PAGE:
Let’s say you want to have students create videos for your class. Your students already use technology, and working a video maker like Animoto into class will keep students engaged and vary your instruction. But what do you do when it comes to grading students’ video projects?
One of the easiest ways to show students what’s expected of them is to create a rubric breaking down the different elements of a video project. If you’re not sure exactly what a rubric for a video project should look like, we’ve created a sample to help orient you.
You may have already created rubrics for other class projects — ones that involved posters, labs, or group work. Rubrics for video projects are similar. The medium may be different, but the learning and thinking students do are still there for you to assess.
Ways to assess a video:
While you can use video projects at many different levels, some of the elements in your rubric are going to be the same, whether you’re assigning a video to a high school physics class or using Animoto for a fourth grade vocabulary project.
Here are some things to include when developing a video project rubric:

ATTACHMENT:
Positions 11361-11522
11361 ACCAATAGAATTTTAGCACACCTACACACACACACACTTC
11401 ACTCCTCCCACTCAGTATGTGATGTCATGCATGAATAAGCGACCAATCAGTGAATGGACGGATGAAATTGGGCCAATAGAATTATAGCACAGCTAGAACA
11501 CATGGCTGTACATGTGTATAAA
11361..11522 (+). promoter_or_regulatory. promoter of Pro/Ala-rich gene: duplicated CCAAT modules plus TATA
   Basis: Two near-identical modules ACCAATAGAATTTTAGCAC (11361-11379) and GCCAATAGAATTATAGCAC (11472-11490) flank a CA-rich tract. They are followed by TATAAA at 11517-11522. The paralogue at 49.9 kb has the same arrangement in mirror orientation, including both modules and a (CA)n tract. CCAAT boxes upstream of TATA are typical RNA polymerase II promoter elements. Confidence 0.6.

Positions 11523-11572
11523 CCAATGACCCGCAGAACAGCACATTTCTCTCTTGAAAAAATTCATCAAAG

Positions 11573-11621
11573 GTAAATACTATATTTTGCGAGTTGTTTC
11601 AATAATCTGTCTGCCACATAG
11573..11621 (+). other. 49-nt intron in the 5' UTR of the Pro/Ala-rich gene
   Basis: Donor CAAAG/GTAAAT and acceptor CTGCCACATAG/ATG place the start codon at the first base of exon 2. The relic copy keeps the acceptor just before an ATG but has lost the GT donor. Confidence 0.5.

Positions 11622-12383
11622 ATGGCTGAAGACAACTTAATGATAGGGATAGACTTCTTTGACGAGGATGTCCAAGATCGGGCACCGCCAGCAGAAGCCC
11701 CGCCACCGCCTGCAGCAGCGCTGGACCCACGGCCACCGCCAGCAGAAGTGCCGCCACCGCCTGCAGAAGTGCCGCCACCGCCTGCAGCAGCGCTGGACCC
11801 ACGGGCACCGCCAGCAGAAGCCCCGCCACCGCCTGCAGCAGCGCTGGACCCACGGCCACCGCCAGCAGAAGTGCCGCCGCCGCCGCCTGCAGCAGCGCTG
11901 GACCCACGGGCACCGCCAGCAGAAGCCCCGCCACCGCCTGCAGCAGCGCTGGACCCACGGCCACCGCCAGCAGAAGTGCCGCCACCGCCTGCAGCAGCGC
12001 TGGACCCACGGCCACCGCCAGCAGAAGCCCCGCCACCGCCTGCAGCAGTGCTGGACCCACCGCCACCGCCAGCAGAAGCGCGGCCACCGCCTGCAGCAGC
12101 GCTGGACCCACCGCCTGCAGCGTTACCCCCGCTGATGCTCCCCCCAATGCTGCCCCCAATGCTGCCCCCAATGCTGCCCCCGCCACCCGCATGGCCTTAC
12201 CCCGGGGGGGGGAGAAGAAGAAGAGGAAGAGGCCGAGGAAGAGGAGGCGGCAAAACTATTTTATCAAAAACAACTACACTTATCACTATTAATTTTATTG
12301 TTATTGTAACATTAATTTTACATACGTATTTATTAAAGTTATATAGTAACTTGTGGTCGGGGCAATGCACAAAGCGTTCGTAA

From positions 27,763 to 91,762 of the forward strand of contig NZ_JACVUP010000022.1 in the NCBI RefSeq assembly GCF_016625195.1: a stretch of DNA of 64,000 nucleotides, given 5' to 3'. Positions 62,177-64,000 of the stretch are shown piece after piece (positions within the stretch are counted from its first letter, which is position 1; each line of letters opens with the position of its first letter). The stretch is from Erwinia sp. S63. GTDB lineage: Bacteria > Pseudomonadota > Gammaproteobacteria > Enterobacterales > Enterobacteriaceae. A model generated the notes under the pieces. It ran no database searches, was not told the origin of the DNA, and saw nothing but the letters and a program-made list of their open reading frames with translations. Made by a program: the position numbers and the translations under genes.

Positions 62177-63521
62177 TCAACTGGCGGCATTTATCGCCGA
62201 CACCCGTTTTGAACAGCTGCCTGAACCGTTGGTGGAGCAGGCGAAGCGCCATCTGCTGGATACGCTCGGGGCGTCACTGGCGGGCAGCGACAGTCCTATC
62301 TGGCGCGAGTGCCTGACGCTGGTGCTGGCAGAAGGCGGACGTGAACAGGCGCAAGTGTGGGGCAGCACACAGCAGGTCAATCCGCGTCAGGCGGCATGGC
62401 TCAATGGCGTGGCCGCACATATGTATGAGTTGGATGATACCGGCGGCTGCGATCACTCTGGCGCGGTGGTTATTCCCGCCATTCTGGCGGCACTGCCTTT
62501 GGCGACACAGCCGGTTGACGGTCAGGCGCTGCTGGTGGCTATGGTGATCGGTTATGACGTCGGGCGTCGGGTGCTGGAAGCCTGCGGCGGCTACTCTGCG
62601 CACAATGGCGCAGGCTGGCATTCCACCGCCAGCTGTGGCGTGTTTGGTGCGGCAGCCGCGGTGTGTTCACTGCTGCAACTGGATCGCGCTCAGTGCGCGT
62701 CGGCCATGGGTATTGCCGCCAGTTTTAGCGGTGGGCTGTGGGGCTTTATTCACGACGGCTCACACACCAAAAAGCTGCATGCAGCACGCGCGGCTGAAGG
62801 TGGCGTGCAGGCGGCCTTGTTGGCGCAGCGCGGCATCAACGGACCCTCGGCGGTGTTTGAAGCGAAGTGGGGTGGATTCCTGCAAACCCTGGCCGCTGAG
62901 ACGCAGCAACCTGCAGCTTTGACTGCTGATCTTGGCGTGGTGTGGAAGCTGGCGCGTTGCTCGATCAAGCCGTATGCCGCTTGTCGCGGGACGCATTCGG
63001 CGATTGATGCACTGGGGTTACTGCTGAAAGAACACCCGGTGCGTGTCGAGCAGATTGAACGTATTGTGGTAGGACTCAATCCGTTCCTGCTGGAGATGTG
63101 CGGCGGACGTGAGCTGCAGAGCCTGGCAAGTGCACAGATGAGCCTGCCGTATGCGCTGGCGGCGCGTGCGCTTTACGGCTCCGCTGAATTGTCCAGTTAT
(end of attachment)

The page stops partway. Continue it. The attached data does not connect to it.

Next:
- Content: Clearly state what information and how much of it students should include. For example, in a biography project, students might be expected to include five interesting facts about their person in order to get the highest number of points on the rubric.
- Images: Make sure your rubric states how many images you expect in an excellent, good, average, and poor project. You might want to add that those images should be relevant to the topic (e.g. no skateboards in a butterfly video) and appropriate. If you want to emphasize research skills, you could also require they use public domain images or cite their image sources.
- Sources While this may not be necessary for very young students, middle and high school student videos can and should include a text slide with their bibliography or an accompanying paper bibliography.
- Length: Just as you would set a page limit for an essay, you should set limits on video length, especially if you want to share the videos with the class. That length depends on your project — a simple “About Me” video project can be a minute long, while a more involved science or English assignment could be two to three minutes.
While you can assess the style and flair of the video itself, that should really take second place to the student’s process — how a student researched the project, chose images, and organized their information. When your rubric reflects that, you’re truly assessing what a student learned.
How are you grading your students’ Animoto videos? Let us know in the comments below, or message us on Facebook or Twitter.